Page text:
During this time, puppies cannot build up their own natural immunity because the passive immunity gets in the way. As the passive immunity gradually declines, the pup's immune system takes over. At this time, the pups should be given their first immunization shots so they can build up their own antibodies against them. However, there is no way to tell when passive immunity is gone. This is why pups should be given a shot every few weeks (2 - 3 weeks apart and a series of at LEAST three shots).
Picture a plot of antibody level versus time. Maternal antibody is steadily declining. You just don't know the rate. At some level, say X, protection from parvo is sufficient. Below X, protection may be less than effective against an infection. In general, vaccine antigen cannot stimulate the puppy's own immune system until the maternal antibody level is below X. Let's say it is .7*X. Here's the rub. The antibody level spends some time dropping from X to .7X. During this time, even if you vaccinated every day, you would (in this theoretical discussion) not be able to stimulate immunity. Yet you are below that level of maternal protection at which infection can be effectively fought off.
Thus the importance of giving several vaccinations at 2-4 week intervals until around 16-18 weeks. One maximizes the chance of catching the puppy's immune system as soon as it is ready to respond, minimizing the amount of time the puppy may be susceptible to infection.
IMPORTANT: The last shot should be given AFTER 16 weeks of age (4 months) to be SURE that dam's antibodies have not gotten in the way of the pup building up its own immunity (read the label of the vaccine!).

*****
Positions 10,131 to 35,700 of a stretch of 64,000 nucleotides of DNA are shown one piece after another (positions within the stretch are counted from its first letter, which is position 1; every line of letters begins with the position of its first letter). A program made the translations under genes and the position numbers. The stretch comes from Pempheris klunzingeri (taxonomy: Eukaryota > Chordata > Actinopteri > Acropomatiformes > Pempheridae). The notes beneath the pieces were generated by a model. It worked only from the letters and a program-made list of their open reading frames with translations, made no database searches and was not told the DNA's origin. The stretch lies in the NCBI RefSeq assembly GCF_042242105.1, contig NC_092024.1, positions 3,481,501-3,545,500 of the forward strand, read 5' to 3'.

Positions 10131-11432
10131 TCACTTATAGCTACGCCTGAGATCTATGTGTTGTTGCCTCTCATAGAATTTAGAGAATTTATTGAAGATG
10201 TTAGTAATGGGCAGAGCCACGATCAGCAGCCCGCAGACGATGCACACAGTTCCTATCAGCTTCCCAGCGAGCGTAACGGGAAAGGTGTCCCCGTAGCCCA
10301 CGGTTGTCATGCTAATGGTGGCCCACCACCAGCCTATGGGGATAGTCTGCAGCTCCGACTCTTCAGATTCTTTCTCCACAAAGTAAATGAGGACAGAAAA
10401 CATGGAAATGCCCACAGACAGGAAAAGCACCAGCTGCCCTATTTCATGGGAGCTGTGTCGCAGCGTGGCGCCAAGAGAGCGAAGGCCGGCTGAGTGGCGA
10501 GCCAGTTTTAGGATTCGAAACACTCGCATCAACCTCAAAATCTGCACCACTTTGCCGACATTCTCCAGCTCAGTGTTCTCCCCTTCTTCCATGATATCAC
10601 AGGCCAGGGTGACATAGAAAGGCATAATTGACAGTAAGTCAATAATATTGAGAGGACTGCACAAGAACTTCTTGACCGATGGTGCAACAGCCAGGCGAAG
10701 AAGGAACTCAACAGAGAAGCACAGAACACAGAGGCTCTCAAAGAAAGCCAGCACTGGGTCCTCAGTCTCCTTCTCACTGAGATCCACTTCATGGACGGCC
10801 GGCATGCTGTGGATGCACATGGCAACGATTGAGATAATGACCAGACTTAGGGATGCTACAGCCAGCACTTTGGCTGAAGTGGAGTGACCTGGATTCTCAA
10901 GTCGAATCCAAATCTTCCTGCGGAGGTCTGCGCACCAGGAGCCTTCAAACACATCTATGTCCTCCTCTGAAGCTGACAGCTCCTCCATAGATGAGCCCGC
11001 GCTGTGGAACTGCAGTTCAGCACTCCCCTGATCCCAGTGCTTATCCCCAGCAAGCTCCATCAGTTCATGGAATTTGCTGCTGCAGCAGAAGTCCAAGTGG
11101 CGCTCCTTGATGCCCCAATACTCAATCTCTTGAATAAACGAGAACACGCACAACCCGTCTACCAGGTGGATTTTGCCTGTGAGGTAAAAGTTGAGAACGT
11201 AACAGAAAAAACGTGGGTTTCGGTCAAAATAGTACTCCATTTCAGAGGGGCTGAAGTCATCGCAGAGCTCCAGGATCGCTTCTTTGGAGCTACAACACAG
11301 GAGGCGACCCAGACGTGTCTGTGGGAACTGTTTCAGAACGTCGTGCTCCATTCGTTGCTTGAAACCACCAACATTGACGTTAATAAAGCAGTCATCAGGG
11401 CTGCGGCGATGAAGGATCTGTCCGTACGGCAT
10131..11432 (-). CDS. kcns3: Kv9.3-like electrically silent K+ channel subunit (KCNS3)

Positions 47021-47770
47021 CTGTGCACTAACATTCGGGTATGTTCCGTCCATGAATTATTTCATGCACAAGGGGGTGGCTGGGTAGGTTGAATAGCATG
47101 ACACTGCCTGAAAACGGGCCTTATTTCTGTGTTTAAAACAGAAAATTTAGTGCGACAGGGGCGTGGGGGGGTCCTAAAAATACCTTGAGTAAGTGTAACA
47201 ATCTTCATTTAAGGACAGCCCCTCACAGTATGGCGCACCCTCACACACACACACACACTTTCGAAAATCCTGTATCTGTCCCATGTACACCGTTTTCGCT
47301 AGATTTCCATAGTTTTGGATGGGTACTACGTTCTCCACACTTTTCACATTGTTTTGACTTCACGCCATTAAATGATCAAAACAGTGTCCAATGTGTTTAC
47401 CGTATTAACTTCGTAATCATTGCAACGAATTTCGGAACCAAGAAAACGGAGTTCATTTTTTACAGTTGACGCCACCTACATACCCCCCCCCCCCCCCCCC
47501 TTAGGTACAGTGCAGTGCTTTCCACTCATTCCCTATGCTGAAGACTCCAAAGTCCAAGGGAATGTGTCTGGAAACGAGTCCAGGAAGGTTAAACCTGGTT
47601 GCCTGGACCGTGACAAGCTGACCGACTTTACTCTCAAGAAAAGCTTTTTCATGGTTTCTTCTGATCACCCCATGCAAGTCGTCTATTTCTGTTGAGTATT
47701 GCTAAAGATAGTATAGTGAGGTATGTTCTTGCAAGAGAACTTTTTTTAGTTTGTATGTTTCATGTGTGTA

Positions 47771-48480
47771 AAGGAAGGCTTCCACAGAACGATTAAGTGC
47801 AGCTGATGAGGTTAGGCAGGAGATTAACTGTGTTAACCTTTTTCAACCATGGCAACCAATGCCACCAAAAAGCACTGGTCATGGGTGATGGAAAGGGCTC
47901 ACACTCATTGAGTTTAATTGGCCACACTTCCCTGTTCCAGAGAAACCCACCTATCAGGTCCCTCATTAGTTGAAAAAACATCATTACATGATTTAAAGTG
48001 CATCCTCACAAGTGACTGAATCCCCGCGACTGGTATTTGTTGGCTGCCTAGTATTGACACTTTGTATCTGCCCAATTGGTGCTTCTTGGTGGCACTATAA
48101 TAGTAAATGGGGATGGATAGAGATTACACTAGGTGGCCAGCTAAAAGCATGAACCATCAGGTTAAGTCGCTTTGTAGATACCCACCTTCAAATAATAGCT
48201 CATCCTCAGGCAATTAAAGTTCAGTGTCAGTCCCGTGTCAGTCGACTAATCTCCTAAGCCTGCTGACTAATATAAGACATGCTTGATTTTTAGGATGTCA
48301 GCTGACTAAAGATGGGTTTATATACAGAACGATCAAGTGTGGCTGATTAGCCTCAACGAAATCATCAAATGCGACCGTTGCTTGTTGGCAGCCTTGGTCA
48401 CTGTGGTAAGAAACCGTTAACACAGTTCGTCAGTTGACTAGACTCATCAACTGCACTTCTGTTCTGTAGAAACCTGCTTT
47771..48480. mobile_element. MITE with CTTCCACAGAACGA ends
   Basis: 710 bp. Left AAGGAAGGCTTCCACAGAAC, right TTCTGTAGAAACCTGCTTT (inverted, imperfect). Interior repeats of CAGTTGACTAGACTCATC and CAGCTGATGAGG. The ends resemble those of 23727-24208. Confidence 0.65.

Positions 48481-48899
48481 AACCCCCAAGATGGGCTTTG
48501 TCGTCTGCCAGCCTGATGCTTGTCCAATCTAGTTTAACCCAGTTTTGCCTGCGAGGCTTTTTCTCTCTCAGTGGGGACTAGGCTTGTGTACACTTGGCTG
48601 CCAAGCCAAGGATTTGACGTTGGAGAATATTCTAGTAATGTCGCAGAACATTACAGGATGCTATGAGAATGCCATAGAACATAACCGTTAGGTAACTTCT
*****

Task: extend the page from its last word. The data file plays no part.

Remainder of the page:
Up until 8 weeks or so, the shots should consist of Distemper, Measles, and CPI. After that, it should be DHLPP (Distemper, Hepatitis, Leptospirosis, Parainfluenza and Parvovirus). This is at minimum: you may need to add other vaccinations appropriate to your area, such as Lyme, Heartworm (actually a preventive medicine), Rabies (most places), and so on.
You should keep your puppy away from all strange dogs. If you know that a particular dog is current on its shots and not carrying disease, then go ahead and let your puppy socialize. The same holds true for people. Ask them to wash their hands before they play with your puppy. It can't hurt and it could save you a great deal of grief. As your puppy gets its shots, you can slowly add more and more exposure to its life. But keep in mind this is an infant and needs gentle care!
Worms can present a serious problem to puppy health. There is no good way to prevent puppies from having worms, for a variety of reasons. You should take your puppy in regularly for worm-testing. Worms can interfere with the puppy's growth if left unchecked. Since it is very common for puppies (even from the best breeder) to have worms from the dam's dormant worms, you must take care to have your puppy checked regularly when young.
During this time, some discomfort, including bleeding gums is to be expected. Your puppy will want to chew more during this period of time, but it may also be too painful to do so (hence the suggestions above). You will probably find few if any of the teeth your puppy loses, as puppies typically swallow them.